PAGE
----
By: Alexandria Schell

Dubbed the ‘date rape beer’, Bud Light faced a PR crisis no organization ever wanted. However, promoting rape culture is an avoidable nightmare.

Are you #UpForWhatever?

Courtesy of AmericanBazaarOnline.com

As a successful campaign, #UpForWhatever initially inspired people to try new things and have fun while drinking Bud Light, after it appeared in their 2014  Super Bowl commercial. The purpose was to coincide fun and adventure with drinking Bud Light. In 2015, consumers of Bud Light noticed the hashtag on the bottle’s label alongside one of 100+ different slogans, stating how the popular beer is “perfect for” almost any situation. “The perfect beer for starting a conga line,” is one of those messages promoted by the hashtag. This encouraged consumers to take pictures of their adventures while drinking Bud Light using #UpForWhatever. The campaign was meant to engage consumers with the larger community of those ready for a good time, such as starting a conga line. Promoting lightheartedness and trying new things was the overall goal for Bud Light.

Upon the launch of the #UpForWhatever campaign, Ad Age interviewed VP of Bud Light branding, Alex Lambrecht. “These ‘Up for Whatever’ messages on Bud Light bottles are going to play a key role in practically everything we do in 2015,” said Lambrecht. Performing well in the first three months of 2015, Bud Light’s hashtag was indeed creating that sought-after genuine social media engagement. Bud Light was not prepared for what was about to happen.

For St. Patrick’s Day, Bud Light tweeted “You can also pinch people who aren’t #UpForWhatever.” This caused a slight uproar and required apology number one from the beer brand.

Just several weeks later, the slogan “the perfect beer for removing ‘no’ from your vocabulary for the night” began appearing on Bud Light bottles and cans alongside the successful hashtag.

Recently, rape culture awareness has spread across the world, especially college campuses, Bud Light’s target market. Alcohol is now known to be the drug that most rapes have in common. In addition, the “no means no” slogan has picked up steam to reinforce the stance against rape. This lapse of judgement could not have been worse timing for the Anheuser Busch company.

Immediately, the social media community blew up in fury. This quickly spread to news outlets and even had political officials tweeting its new-found disrespect for Bud Light. Apologetically, the beer brand pulled the slogan from its campaign.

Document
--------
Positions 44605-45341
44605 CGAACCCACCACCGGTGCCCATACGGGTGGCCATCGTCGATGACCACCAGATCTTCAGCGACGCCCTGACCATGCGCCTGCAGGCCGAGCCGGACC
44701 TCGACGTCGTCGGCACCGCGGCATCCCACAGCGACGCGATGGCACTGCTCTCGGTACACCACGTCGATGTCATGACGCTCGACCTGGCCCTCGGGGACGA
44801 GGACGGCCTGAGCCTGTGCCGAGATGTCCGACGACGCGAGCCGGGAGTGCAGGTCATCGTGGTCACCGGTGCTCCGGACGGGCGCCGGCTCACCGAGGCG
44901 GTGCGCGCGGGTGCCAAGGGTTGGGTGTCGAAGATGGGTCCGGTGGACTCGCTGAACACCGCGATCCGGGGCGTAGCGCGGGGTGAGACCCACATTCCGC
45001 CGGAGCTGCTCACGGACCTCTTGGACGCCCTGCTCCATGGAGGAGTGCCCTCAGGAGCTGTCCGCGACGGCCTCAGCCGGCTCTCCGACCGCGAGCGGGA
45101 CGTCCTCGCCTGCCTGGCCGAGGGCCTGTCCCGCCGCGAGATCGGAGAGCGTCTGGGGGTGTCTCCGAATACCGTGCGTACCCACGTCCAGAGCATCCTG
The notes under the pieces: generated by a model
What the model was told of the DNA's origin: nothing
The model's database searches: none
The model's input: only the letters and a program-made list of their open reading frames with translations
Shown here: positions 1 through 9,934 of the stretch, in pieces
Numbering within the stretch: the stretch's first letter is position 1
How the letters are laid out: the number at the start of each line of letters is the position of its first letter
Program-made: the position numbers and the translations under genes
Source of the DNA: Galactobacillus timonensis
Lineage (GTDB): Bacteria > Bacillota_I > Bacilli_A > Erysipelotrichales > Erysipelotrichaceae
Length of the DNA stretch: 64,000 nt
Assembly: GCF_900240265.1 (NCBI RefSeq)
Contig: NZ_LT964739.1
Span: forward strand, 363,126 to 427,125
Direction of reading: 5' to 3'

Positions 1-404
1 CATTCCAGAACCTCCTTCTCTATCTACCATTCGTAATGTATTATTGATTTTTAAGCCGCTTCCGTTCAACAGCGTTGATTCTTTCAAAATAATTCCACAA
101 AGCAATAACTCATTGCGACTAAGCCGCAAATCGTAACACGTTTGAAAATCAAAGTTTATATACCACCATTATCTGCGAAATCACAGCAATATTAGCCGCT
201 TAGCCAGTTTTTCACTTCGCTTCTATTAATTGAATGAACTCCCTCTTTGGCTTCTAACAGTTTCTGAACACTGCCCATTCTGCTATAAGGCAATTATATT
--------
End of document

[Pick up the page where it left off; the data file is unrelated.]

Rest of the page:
“It’s clear that this message missed the mark, and we regret it. We would never condone disrespectful or irresponsible behavior,”  said Lambrecht.

Initially, the campaign had good intentions. With several terrible lapses in judgement, #UpForWhatever quickly turned into a huge social media failure. The most desirable and difficult market for any beer company is winning the hearts and dollars of adult women. Both mishaps directly related to the #UpForWhatever campaign hinted at rape and consent issues, making women feel targeted for the worst reasons. These mistakes received so much negative press that women can’t help but associate #UpForWhatever with rape. For these reasons, the campaign has been permanently damaged and cannot be fixed. No company should ever have one of these mistakes. Yet, Bud Light somehow managed to screw up twice within weeks of each other.

Instead of allowing the campaign to continue, out of respect for rape and sexual assault victims everywhere, Bud Light should have pulled the campaign and hashtag altogether. However, they didn’t. Bud Light simply took the one slogan out of their labeling. This was not enough. A new, empowering hashtag should have replaced #UpForWhatever. #UpForConsent would have been an appropriate and applaudable replacement. Bud Light should not have continued its use of the tainted hashtag and tattered campaign.

 

Sources:

Ingraham, C. (2015, April 28). ‘No’ means ‘up for whatever,’ according to the latest Bud Light slogan. Retrieved February 10, 2016, from https://www.washingtonpost.com/news/wonk/wp/2015/04/28/no-means-up-for-whatever-according-to-the-latest-bud-light-slogan/

Lee, K. (2015, April 29). Bud Light’s ‘Up for Whatever’ slogan hits a target, but is it the wrong one? Retrieved February 10, 2016, from http://www.latimes.com/business/la-fi-budweiser-controverisal-slogan-20150429-htmlstory.html

Monllos, K. (2015, April 28). Bud Light Says It ‘Missed the Mark’ With Line About ‘Removing No From Your Vocabulary’ Retrieved February 10, 2016, from http://www.adweek.com/news/advertising-branding/bud-light-says-it-missed-mark-tagline-about-removing-no-your-vocabulary-164374

Schultz, E. (2014, December 8). Bud Light Is Putting More Than 100 Messages on Bottles. Retrieved February 10, 2016, from http://adage.com/article/special-report-super-bowl/bud-light-putting-100-messages-bottles/296128/

Strom, S. (2015, April 28). Bud Light Withdraws Slogan After It Draws Ire Online. Retrieved February 10, 2016, from http://www.nytimes.com/2015/04/29/business/bud-light-withdraws-slogan-after-it-draws-ire-online.html?_r=0